substitute hav X; we don't need to bother what X actually is, as will be
    seen.
    
    So hav ZA = hav (lat ~ dec) + hav X
    
    and hav X = sin lat sin dec hav HA
    
    Then taking logs,
    
    log hav X = log sin lat + log sin dec + log hav HA    These logs always
    turn out now to be of positive quantities, so that's OK.
    
    Chuck's procedure adds those logs to get log hav X.
    
    Most haversine tables (but not all) list the angle (0 to 180 deg), then its
    log hav, and then its hav (as "nat", or natural, haversine). In my modern
    edition of Norie's (1970), this table, to 5 decimal places, occupies over
    100 pages.
    
    So, knowing the log hav, you search down that column for the value of log
    hav X that you have just calculated. Then alongside it in the adjacent
    column, is the value of the haversine, hav X. You don't need to bother to
    find what the corresponding value of angle X actually is.
    
    So now we have hav X, to which we must add hav (lat ~ dec), and the result
    is hav ZA.
    
    Then take out the angle ZA, corresponding to this value of hav, from the
    table, subtract it from 90 degrees, and you have the required calculated
    alt, to compare with the sextant and obtain the intercept.
    
    =====================
    
    The method for deriving azimuth, from its cosine, quoted by Chuck, has two
    problems.
    
    One was the difficulty that for azimuths near due East, say, angles the
    same amount North and South of East, such as 80degrees and 100 degrees,
    have the same cosine, so the expression for cos az can't distinguish
    between them. Similarly for azimuths near West. A special procedure was
    quoted to distinguish which was which, which added quite a bit of
    complexity.
    
    By the way, if observations of the Sun were made between the Autumn and
    Spring equinox, there's no need to make such a test, because during the
    Winter months the Sun must always be in the Southern quadrants from the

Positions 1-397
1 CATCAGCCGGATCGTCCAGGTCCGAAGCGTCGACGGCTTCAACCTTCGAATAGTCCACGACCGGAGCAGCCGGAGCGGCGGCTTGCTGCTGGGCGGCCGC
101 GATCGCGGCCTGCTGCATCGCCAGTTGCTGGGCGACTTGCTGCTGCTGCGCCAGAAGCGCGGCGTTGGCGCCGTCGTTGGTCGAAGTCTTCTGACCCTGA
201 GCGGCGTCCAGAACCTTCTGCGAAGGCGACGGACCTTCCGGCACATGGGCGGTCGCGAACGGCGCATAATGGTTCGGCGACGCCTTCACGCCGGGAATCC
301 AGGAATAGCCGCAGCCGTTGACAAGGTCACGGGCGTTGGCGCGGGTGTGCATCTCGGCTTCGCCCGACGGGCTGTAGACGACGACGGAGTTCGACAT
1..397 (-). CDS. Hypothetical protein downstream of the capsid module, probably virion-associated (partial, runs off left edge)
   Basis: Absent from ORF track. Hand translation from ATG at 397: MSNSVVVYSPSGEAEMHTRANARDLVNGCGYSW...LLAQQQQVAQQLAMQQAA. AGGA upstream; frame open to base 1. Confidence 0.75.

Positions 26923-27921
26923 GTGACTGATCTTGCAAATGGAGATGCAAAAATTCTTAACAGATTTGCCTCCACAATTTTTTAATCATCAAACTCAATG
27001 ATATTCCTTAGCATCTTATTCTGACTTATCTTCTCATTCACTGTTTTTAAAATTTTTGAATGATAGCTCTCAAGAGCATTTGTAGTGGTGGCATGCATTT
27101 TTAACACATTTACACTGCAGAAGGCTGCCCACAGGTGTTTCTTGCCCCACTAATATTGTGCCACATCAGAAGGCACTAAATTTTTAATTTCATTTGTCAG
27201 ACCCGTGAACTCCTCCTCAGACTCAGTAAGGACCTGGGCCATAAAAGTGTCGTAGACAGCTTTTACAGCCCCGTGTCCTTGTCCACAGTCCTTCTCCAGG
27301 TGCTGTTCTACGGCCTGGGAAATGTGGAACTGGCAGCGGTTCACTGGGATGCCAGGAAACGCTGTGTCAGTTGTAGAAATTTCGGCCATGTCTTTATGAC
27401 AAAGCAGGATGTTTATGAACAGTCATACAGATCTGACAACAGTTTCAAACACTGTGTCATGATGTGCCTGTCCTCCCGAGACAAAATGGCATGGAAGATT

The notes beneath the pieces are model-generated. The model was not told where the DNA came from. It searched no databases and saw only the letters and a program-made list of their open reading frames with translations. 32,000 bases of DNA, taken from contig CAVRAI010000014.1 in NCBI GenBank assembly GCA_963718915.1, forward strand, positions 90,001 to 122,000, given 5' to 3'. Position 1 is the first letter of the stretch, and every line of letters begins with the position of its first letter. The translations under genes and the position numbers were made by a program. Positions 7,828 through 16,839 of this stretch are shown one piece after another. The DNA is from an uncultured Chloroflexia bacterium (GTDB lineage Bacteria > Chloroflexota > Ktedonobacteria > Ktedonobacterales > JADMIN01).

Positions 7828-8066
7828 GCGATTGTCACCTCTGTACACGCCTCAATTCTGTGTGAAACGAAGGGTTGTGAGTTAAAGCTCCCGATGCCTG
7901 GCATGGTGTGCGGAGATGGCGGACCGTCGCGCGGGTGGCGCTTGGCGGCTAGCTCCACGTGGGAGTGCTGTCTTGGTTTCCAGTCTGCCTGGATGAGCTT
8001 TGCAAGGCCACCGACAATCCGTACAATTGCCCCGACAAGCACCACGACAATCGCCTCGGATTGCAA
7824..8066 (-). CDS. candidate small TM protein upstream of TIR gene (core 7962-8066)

Northern hemisphere (and vice versa). Similarly for stars with a South
    declination observed from the Northern hemisphere.
    
    The other difficulty is that cos az changes hardly at all for angles near
    to East and West, so in that situation, the azimuth is predicted only
    approximately and is very sensitive to small errors in calculation.
    
    Unless one is forced to use logs, both these difficulties are avoided by
    using a different expression which derives az from tan az and is better in
    every way. This alternative has been referred to earlier on Nav-L and I
    won't discuss it further unless anyone asks.
    
    George.
    
    ================================================================
    contact George Huxtable by email at george---.u-net.com, by phone at
    01865 820222 (from outside UK, +44 1865 820222), or by mail at 1 Sandy
    Lane, Southmoor, Abingdon, Oxon OX13 5HX, UK.
    ================================================================
    
    
    

       
    Reply
    Browse Files

    Drop Files

    NavList

    What is NavList?

    Join NavList

    Name:
    (please, no nicknames or handles)
    Email:
    Do you want to receive all group messages by email?
    Yes No

    You can also join by posting. Your first on-topic post automatically makes you a member.

    Posting Code

    Enter the email address associated with your NavList messages. Your posting code will be emailed to you immediately.
    Email:

    Email Settings

    Posting Code:

    Custom Index

    Subject:
    Author:
    Start date: (yyyymm dd)
    End date: (yyyymm dd)

    Visit this site
    Visit this site
    Visit this site
    Visit this site
    Visit this site
    Visit this site